A special gene tells stem cells where to go and what to do when they get there.
An previously unknown function that regulates how stem cells produce different types of cells in different parts of the nervous system has been discovered by Stefan Thor, professor of Developmental Biology, and postgrads Daniel Karlsson and Magnus Baumgardt, at Linköping University in Sweden.
Research found that Hox genes, which are in various parts of the body, provide a kind of GPS regional identity system. Hox genes also influence both stem cell division and the type of nerve cells that are created.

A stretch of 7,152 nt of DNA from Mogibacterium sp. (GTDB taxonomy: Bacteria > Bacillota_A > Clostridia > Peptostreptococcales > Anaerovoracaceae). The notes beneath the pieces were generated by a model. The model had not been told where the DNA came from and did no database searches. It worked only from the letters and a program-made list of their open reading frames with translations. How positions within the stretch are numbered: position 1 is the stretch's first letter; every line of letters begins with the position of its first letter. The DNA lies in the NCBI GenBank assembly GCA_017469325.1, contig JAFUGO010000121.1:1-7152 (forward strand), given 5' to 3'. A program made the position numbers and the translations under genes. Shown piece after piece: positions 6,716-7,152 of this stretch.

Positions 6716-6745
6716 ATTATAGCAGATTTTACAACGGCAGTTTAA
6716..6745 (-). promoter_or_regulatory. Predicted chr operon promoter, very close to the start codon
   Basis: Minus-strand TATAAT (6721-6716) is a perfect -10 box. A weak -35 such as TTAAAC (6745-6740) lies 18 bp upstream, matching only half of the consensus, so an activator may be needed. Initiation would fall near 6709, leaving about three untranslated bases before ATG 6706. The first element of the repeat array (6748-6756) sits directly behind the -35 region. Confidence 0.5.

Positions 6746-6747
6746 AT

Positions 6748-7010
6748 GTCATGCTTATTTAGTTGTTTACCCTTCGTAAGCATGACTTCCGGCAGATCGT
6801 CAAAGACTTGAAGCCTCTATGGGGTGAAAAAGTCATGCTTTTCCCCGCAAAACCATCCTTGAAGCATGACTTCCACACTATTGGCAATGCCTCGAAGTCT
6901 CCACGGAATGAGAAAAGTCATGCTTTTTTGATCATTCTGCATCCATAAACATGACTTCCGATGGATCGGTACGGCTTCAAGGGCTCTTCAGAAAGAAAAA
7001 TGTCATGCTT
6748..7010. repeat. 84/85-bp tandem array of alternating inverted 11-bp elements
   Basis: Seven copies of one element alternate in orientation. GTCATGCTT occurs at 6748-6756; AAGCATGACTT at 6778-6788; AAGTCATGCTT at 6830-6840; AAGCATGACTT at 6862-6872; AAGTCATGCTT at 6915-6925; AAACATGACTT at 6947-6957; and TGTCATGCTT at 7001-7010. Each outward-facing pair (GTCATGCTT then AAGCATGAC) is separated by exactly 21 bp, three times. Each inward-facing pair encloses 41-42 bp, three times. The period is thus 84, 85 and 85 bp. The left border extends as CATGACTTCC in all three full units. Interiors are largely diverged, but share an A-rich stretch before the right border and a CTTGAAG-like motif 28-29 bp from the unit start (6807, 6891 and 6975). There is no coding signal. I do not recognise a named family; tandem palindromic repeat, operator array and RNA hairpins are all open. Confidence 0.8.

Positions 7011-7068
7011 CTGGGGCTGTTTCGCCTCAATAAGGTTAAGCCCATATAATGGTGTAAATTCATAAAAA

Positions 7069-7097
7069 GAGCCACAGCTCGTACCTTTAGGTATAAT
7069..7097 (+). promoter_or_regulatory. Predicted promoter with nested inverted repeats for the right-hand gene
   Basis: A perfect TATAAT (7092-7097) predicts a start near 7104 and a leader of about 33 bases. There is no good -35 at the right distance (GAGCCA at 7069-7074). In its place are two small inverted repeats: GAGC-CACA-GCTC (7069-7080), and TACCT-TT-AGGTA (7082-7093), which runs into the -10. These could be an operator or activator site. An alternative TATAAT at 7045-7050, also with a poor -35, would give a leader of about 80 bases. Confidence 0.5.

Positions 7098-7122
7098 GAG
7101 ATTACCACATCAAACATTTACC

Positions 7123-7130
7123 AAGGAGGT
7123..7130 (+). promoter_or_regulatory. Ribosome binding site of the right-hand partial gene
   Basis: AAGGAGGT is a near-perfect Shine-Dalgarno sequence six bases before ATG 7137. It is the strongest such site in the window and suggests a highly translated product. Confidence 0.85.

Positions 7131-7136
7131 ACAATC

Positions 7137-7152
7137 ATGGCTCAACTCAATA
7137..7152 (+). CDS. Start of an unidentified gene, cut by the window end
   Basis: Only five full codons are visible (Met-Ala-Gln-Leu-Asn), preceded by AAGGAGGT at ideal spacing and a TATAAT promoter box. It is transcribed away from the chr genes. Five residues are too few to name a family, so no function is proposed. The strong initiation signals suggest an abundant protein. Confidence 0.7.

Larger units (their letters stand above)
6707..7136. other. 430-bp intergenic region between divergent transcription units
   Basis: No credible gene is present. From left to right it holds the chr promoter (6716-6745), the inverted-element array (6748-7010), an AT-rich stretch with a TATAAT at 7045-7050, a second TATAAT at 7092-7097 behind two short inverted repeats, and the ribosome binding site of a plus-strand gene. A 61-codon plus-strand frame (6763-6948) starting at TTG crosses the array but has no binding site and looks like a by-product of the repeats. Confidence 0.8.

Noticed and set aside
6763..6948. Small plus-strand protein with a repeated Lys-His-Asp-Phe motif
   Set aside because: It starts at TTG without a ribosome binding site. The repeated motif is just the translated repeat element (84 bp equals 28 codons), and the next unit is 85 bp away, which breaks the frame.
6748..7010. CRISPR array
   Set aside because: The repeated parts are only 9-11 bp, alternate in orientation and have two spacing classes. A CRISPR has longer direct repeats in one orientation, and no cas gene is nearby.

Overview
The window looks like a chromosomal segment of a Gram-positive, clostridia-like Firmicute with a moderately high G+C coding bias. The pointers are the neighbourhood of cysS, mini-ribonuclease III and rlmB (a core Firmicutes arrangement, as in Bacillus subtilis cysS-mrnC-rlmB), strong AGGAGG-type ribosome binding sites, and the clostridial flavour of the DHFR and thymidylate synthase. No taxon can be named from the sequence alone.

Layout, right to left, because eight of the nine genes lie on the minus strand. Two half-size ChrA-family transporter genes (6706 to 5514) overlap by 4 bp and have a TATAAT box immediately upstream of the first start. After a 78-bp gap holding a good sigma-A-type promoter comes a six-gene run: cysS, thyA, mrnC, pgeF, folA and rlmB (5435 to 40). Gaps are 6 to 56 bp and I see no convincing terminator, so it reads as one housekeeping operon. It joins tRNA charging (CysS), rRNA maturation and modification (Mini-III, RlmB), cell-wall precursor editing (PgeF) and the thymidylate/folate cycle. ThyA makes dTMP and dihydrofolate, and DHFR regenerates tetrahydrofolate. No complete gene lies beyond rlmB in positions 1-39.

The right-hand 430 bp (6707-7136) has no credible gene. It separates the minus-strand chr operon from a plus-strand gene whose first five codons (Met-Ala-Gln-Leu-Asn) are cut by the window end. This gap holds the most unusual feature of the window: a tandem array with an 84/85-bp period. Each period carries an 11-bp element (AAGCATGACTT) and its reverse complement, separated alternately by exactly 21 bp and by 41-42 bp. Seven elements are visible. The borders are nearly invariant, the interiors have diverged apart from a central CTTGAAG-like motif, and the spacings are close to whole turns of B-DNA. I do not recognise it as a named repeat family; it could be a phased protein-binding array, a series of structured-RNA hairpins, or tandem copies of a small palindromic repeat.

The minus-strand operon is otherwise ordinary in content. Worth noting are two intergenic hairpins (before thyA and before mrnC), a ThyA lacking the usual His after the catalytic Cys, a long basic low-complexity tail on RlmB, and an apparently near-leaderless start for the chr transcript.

"We constantly find new regulating mechanisms, and it is probably more difficult than previously thought to routinely use stem cells in treating diseases and repairing organs, especially in the nervous system," said Thor.